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Letters to the editor

Monday, October 1, 2012 - 8:50 am

Closed captions on TV are not doing the job

I would like to thank you and all your staff for keeping the news in print. I usually read both papers each day, except on Sunday. This may seem odd, but my reason is because of the poor quality of the closed captioning (CC) by the local TV stations.

They start with the teasers, which change too fast for the CC to keep up and get cut off in the middle. This is irritating to watch, but CC continues by putting the lead line of their first story on screen. After their intro they start with the lead story, but the first line or two have already gone by. When they have a live report the CC stops, but the lead line to the next story stays up as the reporter on scene talks, so what they have to say is not CC. The weather update usually comes next, which is not CC, but the lead lines to the next story appears while the weather is being given.

There are many more discrepancies that I could list which are either irritating or insulting, but it would take too much space. You could see this by putting your TV on mute and turn on the CC. My complaint is that they advertise all the time promoting their professionalism in presenting the news. The CC does not fit that image at all. I have mentioned this to them, even to one of their sponsors, which has not triggered any changes. So, again thanks for printing the news, I depend on you for getting the stories. Keep it up as there are probably more people out there that depend on you than you may think.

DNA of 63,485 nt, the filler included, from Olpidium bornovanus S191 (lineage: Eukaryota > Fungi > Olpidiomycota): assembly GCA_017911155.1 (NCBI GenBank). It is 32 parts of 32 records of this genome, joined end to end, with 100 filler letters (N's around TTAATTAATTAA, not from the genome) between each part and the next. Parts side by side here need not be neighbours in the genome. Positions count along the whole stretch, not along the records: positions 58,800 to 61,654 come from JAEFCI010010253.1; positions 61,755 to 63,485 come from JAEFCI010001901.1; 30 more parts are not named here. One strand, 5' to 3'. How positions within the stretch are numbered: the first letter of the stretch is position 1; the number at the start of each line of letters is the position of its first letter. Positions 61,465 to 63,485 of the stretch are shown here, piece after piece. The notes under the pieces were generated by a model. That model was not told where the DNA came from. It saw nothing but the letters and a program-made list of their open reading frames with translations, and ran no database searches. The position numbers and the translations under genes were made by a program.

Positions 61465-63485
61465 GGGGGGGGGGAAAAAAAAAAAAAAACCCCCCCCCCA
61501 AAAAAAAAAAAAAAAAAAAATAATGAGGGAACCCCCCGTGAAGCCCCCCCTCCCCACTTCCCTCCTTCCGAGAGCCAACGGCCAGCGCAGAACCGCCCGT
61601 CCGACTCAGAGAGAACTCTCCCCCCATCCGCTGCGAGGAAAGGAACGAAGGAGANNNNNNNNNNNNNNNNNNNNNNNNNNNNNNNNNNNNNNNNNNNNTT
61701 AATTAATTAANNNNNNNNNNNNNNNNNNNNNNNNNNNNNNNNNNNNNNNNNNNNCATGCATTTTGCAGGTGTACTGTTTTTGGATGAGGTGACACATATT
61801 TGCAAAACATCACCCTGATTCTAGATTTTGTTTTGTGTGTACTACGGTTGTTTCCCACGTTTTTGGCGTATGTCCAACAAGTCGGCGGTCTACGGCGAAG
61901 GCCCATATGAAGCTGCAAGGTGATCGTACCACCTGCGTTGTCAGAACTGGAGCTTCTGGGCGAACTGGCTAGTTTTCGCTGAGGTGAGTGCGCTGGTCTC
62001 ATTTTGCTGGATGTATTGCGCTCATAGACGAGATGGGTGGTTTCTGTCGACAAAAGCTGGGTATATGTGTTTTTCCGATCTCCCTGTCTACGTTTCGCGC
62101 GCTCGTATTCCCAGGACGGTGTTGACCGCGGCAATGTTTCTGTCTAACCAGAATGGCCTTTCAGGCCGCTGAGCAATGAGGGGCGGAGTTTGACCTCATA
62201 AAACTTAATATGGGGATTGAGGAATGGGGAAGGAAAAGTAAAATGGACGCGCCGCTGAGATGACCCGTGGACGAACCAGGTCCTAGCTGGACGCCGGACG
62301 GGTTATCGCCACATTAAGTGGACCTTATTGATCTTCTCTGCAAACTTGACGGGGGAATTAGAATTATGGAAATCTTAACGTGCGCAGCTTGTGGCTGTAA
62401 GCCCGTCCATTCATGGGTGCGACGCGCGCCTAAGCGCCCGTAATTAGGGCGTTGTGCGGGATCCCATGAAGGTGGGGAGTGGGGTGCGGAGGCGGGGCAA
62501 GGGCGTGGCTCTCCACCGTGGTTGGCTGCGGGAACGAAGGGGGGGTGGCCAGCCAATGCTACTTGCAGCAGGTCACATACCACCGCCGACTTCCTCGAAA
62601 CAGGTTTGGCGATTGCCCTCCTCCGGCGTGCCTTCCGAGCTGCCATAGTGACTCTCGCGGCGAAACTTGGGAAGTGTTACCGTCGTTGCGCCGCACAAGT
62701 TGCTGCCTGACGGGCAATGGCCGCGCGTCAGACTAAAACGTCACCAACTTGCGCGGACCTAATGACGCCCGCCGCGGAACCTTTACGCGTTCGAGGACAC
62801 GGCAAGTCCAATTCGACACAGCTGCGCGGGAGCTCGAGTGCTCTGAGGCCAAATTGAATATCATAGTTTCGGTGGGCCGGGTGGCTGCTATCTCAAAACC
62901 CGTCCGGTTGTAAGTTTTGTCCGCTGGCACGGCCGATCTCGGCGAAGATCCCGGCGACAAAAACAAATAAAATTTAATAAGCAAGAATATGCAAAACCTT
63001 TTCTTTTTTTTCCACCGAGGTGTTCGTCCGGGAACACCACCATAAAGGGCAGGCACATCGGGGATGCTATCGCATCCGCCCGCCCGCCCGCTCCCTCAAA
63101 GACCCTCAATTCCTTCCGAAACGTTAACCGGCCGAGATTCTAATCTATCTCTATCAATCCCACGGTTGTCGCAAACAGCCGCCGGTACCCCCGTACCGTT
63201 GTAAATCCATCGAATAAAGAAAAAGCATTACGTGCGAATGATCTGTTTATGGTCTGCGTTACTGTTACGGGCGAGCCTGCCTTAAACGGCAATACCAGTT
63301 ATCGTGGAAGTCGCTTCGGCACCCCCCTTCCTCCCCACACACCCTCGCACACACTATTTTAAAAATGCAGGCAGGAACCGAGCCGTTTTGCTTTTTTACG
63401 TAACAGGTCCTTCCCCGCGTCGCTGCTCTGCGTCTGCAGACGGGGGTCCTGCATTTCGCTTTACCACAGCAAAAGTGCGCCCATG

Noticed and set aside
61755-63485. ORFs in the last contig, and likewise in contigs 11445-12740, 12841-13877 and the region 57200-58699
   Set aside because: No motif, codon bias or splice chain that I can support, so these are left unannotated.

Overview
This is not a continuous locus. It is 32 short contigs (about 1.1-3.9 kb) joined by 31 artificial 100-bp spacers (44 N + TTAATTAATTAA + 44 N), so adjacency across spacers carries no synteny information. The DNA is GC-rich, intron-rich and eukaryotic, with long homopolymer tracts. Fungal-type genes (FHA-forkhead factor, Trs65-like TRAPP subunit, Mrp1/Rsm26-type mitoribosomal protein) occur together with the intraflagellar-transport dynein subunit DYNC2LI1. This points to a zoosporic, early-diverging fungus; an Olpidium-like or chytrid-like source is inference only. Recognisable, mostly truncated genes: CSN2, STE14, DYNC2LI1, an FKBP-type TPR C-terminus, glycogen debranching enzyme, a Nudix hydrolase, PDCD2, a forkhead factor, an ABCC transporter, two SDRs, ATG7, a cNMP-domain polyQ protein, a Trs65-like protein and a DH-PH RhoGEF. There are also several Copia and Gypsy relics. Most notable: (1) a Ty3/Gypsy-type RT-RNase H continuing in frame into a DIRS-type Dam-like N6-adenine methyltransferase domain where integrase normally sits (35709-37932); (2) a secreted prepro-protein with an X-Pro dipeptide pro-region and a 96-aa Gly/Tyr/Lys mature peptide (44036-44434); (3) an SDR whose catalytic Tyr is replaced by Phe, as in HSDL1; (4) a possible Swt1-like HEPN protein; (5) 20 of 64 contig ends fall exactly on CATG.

Larry VanGilder

Take a good look at the Bush economy

Visit the Congressional Budget Office and the Bureau of Labor Statistics Internet sites to get the facts on the economy during the 2000-2008 G.W. Bush years:

The Economic Growth and Tax Relief Reconciliation Act of 2001, the Job Creation and Worker Assistance Act of 2002, and the Jobs and Growth Tax Relief Reconciliation Act of 2003, all but the last one of which received bi-partisan support, reduced all tax rates, resulting in nearly six years of robust economic growth, record low inflation, unemployment rates and manageable deficits.

The facts show that people and corporations were able to keep more of their money for investment and purchases to grow the gross domestic product. Even though tax rates were reduced, the growth in the economy increased government revenues.

In constant 2001 dollars, during the 2001-2008 timeframe:

The GDP grew 16 percent.

Corporate tax revenues were $189 billion more in 2007 than they were in 2003.

Employment grew by 8.4 million jobs.

Unemployment averaged 5.3 percent; it was 4.6 percent in 2006-2007.

The maximum yearly deficit was 3.6 percent of GDP, decreasing to 1.2 percent in 2007.

Re: The 2008 Downturn: The Whitehouse archives http://georgewbush-whitehouse.archives.gov/news/releases/2008/10/print/20081009-10.html show that for more than six years, President Bush warned of the dangers of failure of Fannie Mae and Freddie Mac. They also show that the Democrats resisted regulating these Government Sponsored Enterprises, leading to the downturn in 2008.

Indeed, the facts show that Democrats, including Rep. Maxine Waters, Rep. Barney Frank, Sen. Charles Schumer, Sen. Chris Dodd and others strongly defended Fannie Mae and therefore had the major hand in the economic downturn — and as a U.S. senator from 2005 through 2008, Barack Obama, also took no legislative action to regulate these GSAs.

James K. Boomer